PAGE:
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How to Implement Lighter Weight Portals, Part 3: Knockout Portlet
Thu, Sep 18th 2014 91
How to Implement Lighter Weight Portals, Part 2: Portlets
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How to Implement Lighter Weight Portals
Wed, Sep 3rd 2014 104
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Installing IBM WebSphere Portal 8
Mark Polly    

I’ve started experimenting with the new IBM WebSphere Portal 8 (Enable version).  My first adventure that I’d like to share with you was downloading and installing this new version.  I’ve installed previos versions of Portal many, many times starting with version 5.0.  So I jumped onto the IBM website, found the install images and started up the download.

First, the download is bigger than in previous versions.  In previous versions, I downloaded 6 images for a total of around 4gb.  With this version, I had to download 10 images (2 for IBM Installation Manager, 3 for WebSphere, and 5 for Portal Enable) that took up almost 7gb.  I uncompressed all the files into one directory as required, which I called Portal8.

I was installing this on a VMWare server running Windows 2003, which I previously used.  That server had 20gb allocated to it. Well, with Windows taking several gb and the downloaded images expanding to over 8gb, I was under the recommended available disk size for the installation (8gb).  As you’ll see in reading the rest of this port, at this point I should have gone back and checked the system requirements closer.  But I was too excited to start the installation, and unfortunately it takes longer to request a change to VM disk space than I was willing to wait.  I knew that I could run the install from a network drive, but our network seemed really slow for these VMs.

To try to get enough disk space for the install, I decided to install just IBM Installation Manager (IIM) first (146mb on disk), then remove the IIM installation software, which included zip files for all the supported operating systems. On a side note, it would be nice to not have to download all that extra software for Linux, Solaris, zOS, etc. when all I want is a Windows version!  I ended up deleting just enough to get me the available space I needed.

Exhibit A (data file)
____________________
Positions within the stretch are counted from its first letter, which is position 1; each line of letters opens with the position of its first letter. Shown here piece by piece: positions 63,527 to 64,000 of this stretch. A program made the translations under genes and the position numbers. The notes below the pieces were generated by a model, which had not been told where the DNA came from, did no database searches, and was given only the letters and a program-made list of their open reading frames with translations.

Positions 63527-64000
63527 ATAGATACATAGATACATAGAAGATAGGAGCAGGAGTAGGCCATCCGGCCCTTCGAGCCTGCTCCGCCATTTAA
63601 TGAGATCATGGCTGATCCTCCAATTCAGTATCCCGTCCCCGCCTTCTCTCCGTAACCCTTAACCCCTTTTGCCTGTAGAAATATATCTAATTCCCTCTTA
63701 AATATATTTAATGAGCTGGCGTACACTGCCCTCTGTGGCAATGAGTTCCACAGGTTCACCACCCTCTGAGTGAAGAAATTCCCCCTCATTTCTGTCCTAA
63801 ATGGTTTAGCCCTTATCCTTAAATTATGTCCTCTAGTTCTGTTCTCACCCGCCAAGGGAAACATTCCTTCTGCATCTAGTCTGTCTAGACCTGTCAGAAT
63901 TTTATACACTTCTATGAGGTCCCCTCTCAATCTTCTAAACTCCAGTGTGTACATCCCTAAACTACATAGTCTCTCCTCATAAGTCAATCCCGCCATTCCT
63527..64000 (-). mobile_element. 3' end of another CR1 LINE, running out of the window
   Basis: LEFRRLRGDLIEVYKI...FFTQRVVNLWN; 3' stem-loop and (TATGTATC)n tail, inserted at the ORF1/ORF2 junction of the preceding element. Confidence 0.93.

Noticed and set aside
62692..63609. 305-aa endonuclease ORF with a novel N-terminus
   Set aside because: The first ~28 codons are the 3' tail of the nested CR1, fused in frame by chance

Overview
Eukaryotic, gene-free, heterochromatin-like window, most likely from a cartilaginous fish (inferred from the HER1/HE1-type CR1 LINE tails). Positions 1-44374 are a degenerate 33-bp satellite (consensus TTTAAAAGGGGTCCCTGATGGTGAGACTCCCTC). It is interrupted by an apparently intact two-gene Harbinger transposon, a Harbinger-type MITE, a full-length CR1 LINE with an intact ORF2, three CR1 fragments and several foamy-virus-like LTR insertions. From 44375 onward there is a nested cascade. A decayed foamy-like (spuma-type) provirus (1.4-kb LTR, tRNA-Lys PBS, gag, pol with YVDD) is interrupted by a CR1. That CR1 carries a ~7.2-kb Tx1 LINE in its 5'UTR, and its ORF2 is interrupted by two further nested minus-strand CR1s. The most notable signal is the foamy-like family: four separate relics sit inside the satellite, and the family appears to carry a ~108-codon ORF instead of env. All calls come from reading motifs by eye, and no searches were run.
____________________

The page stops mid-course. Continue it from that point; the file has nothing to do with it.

After installing IIM, I had to point to the repository configurations for WebSphere, Portal, and Enable using IIM’s preferences dialog.  Each repository configuration is in a file in the main directory for these components.

I started the installation through IIM, selected WAS, Portal, and Portal Enable to install, and then selected the WAS fixpacks to install from a list IIM presented to me. Funny thing is, IIM showed me fixpacks for all operating systems, not just the one I was running.

Once I deciphered what was targeted for Windows, I clicked next and encountered my first real problem.  I got this message: “A supported operating system was not detected.”

I immediately went to the info center to look at the system requirements.  Sure enough, Windows 2003 is no longer supported.  Windows 7, Windows 2008, and Windows Vista Enterprise are the only versions supported in WebSphere Portal 8.   I guess I should have read the requirements more closely!  (Yes, I’m laughing at me too.)